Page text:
Companies should reevaluate and possibly lower credential requirements. To increase the available pool of candidates, organizations could lower requirements for prior experience and for skills/competencies. However, lowering hiring requirements often creates a need for investing more in improving the skills and development of new recruits. Many companies could do this by actively creating talent pipelines by cultivating connections with local high schools, trade schools, and universities to improve technical curricula and develop internships and apprenticeships.

Remote hiring provides an opportunity to recruit candidates who were previously out of reach. The pandemic has posed another potential solution: employers can hire remote workers when they struggle to recruit for office jobs, especially in tech occupations. Inclusion of candidates who can work remotely means employers can cast a wider net. In an April 2021 survey of 231 HR leaders, organizations reported they were more willing to hire remote workers (87 percent of respondents compared to just 48 percent before the pandemic). And some surveyed organizations are willing to hire 100 percent virtual employees anywhere in the United States (25 percent) or globally (7 percent), compared to a combined 5 percent before the pandemic.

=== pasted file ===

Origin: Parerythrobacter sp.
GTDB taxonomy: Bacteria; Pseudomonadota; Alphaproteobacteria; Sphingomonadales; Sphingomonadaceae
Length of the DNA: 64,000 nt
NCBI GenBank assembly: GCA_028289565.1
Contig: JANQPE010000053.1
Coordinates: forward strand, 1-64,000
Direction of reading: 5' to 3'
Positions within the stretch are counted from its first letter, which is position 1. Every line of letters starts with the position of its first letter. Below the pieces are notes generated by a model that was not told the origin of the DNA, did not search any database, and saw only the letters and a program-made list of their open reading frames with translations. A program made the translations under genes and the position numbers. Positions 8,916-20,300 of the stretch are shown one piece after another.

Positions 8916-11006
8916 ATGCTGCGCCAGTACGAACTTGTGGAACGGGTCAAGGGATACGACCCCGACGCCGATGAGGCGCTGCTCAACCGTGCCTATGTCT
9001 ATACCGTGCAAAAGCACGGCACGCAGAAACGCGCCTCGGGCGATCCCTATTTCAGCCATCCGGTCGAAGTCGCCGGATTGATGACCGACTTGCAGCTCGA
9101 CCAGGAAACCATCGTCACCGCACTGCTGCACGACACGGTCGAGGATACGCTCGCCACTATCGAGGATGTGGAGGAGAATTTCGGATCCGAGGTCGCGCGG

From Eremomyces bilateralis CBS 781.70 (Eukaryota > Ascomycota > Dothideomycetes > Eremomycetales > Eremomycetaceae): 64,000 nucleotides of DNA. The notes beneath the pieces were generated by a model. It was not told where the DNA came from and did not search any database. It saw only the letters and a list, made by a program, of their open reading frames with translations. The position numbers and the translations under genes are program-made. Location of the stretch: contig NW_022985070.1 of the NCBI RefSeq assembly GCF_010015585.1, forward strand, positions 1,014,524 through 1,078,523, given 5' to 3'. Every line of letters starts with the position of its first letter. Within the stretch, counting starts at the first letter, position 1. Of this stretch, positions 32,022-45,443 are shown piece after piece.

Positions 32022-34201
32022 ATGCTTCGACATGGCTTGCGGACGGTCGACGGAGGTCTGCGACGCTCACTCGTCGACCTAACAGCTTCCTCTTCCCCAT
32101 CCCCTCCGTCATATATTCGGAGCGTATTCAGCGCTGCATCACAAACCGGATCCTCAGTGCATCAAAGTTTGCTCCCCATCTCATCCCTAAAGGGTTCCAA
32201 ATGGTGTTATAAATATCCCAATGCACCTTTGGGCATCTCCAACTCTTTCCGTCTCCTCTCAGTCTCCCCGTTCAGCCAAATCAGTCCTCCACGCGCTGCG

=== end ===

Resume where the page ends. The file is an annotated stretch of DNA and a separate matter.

Labor shortages are making a comeback

Before the pandemic hit in early 2020, the US was experiencing a labor shortage, especially in blue-collar and manual services jobs. But when the unemployment rate reached 15 percent in April 2020, such scarcity seemed unlikely to return in the foreseeable future. One year later, however, unemployment rates remain elevated, but qualified workers are once again hard to find. According to an April survey by the National Federation of Independent Businesses, 44 percent of firms say that they have job openings they are unable to fill right now, the highest rate in the history of the survey.

Chart 1

Though unemployment rates remain elevated, qualified workers are once again hard to find

The unemployment rate is still elevated at 6 percent, well above prepandemic rates in most occupations. The unemployment rate for computer and mathematics occupations is one exception; the rate has been historically low and is back to its prepandemic level (Chart 2). The shift to online activity and growing digital transformation limited the negative impact of the pandemic on this occupation.

Chart 2

Overall unemployment rates remain elevated, except for computer occupations

Why is it difficult to find qualified workers when the unemployment rate is still elevated?